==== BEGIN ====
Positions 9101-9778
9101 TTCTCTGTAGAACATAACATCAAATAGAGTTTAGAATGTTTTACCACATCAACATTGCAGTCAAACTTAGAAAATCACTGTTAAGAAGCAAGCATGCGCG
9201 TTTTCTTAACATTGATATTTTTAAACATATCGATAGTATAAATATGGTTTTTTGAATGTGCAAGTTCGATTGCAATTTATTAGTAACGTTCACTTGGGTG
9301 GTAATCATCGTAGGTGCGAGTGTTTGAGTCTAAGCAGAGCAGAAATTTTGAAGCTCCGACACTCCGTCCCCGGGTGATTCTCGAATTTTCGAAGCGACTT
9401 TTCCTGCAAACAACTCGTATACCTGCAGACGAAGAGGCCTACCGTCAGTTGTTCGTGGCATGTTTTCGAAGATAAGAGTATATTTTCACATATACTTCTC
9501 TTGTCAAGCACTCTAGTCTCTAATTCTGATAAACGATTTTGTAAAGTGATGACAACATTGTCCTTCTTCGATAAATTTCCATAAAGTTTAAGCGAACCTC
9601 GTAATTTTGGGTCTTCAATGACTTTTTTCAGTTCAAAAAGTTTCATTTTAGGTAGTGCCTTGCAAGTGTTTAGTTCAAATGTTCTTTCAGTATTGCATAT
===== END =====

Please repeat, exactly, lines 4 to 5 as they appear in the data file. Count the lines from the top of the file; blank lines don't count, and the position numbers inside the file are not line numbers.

9301 GTAATCATCGTAGGTGCGAGTGTTTGAGTCTAAGCAGAGCAGAAATTTTGAAGCTCCGACACTCCGTCCCCGGGTGATTCTCGAATTTTCGAAGCGACTT
9401 TTCCTGCAAACAACTCGTATACCTGCAGACGAAGAGGCCTACCGTCAGTTGTTCGTGGCATGTTTTCGAAGATAAGAGTATATTTTCACATATACTTCTC